privilege part one

21 Sep

Discussions of privilege are always, always, always necessary. I will save generalities and lecturing on privilege as an abstract concept for another time. For now, here are the specifics on how I am privileged:

1. I have light skin, what some might call “white.” I do not use “white” as an personal identifier, but see it merely as a trait, just like curly haired or right-handed. This is not because I do not recognize the privileges others bestow upon me given the color of my skin, but instead because I do not believe that my skin color is a trait that should take precedence over any other trait. “White” is not a race, and rejecting my title of “white person” is how I demonstrate my rejection of the idea of a “white race.” See here to get a better idea of what I’m talking about.

2. I am able-bodied. This means more obvious things, like the fact that I can walk, jump, run, dance without impediment. It means I have access to all buildings, rooms, events, and activities, and am not prevented from entering or attending anything because there is not a walkway or elevator. It also means equally important, but less frequently mentioned, things, like the fact that I do not have to worry (as much) about being unable to defend myself in the face of sexual assault or other forms of violence.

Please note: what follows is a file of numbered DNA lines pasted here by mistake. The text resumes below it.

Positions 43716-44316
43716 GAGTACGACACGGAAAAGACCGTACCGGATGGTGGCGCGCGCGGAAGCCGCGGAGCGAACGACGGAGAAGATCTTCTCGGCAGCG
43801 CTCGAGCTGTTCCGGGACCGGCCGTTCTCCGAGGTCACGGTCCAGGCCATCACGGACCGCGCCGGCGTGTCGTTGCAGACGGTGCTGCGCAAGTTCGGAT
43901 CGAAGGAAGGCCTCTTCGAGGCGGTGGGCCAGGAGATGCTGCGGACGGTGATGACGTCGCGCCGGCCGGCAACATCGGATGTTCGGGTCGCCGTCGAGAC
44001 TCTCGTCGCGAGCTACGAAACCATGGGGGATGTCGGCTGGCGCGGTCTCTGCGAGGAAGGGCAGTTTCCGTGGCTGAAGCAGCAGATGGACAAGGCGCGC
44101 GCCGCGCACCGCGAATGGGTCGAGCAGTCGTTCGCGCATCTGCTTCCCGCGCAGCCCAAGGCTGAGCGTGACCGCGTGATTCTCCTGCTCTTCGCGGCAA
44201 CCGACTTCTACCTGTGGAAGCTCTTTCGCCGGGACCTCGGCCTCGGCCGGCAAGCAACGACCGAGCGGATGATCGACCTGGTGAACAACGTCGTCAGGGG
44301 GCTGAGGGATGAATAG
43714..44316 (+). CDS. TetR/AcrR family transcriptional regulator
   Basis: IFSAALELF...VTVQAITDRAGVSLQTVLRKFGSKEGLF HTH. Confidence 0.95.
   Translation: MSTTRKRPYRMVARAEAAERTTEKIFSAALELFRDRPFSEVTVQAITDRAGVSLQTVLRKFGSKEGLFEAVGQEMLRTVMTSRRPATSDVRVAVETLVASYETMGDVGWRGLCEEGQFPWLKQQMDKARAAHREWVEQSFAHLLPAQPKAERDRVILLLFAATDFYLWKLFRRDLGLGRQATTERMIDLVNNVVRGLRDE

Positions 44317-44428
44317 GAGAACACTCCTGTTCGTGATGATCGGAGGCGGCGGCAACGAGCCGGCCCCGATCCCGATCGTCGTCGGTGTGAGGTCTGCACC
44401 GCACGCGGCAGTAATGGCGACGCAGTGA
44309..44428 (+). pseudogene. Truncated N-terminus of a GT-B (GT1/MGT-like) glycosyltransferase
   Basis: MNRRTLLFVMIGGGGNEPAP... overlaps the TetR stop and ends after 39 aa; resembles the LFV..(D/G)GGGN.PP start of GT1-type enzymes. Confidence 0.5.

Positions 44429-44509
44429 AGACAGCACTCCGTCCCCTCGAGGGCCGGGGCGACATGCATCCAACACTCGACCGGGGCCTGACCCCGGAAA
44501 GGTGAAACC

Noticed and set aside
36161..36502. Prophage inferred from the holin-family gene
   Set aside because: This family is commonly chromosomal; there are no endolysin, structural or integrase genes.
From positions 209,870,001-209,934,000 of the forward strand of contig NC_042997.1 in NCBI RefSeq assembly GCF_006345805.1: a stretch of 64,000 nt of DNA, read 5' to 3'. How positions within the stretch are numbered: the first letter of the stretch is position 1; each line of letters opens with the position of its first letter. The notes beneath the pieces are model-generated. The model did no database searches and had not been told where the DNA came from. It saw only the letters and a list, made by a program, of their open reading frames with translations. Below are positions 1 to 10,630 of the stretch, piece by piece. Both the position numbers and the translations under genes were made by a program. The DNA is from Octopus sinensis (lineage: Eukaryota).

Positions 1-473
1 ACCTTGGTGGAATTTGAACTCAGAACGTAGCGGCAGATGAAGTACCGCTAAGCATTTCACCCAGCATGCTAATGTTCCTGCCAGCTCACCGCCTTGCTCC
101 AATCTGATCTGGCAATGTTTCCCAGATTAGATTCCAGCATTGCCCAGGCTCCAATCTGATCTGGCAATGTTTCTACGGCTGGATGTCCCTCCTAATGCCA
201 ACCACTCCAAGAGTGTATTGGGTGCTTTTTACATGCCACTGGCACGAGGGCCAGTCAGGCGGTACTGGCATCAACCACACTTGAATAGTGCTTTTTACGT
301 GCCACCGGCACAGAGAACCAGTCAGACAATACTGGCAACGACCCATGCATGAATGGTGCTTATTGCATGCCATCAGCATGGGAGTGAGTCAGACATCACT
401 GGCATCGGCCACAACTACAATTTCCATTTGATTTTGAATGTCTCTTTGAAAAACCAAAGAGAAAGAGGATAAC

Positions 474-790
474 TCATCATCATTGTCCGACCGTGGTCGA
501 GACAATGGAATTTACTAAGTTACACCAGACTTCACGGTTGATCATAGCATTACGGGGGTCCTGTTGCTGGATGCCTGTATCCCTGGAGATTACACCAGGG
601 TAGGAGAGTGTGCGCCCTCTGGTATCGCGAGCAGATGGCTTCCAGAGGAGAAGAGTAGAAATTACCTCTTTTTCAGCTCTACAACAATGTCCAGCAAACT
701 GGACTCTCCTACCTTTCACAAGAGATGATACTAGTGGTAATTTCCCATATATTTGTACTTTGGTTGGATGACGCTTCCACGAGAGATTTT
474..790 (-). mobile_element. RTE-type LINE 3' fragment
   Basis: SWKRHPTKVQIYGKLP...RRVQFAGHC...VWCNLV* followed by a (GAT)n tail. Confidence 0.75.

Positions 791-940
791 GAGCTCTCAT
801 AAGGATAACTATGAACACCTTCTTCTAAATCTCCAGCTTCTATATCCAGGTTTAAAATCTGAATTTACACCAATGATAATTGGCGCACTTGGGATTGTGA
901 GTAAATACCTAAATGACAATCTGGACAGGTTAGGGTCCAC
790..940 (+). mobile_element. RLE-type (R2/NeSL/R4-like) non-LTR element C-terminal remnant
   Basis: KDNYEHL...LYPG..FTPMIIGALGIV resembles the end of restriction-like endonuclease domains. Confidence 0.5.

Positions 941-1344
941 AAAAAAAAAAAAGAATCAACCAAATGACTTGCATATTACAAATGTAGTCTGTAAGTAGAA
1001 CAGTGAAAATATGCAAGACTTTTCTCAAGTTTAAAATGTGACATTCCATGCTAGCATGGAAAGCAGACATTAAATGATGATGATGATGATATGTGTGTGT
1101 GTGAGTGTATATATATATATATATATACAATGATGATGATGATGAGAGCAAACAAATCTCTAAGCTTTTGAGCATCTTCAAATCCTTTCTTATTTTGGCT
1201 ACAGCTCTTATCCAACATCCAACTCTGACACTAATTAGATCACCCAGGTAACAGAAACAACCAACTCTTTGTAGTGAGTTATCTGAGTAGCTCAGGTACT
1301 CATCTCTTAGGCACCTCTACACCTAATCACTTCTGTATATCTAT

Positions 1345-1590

3. I am college educated.

4. I am middle-class.

5. I am read as straight.

6. I am cissexual. This means that my gender identity and biological sex characteristics match up, and thus I do not experience gender dissonance or dysphoria.

7. I am young. Although there are benefits to being older, for the most part, our society places great value on youth, with even more value placed on youthful looking women.

8. English is my first language. This may not always be a privilege, but it certainly is in the United States.

9. I am what some might say is “conventionally attractive.” That is, I fit many societal standards for “beauty.” In conjunction with that, I often fit the female=feminine standard (although sometimes not, depending on the length of my hair, whether I wear makeup, if I’ve shaved recently, how tight my clothes are, etc).

Let me know if you think of any other ways I am privileged which I may not have noted here. That’s the tricky thing about privilege…it’s difficult to recognize if you have it.


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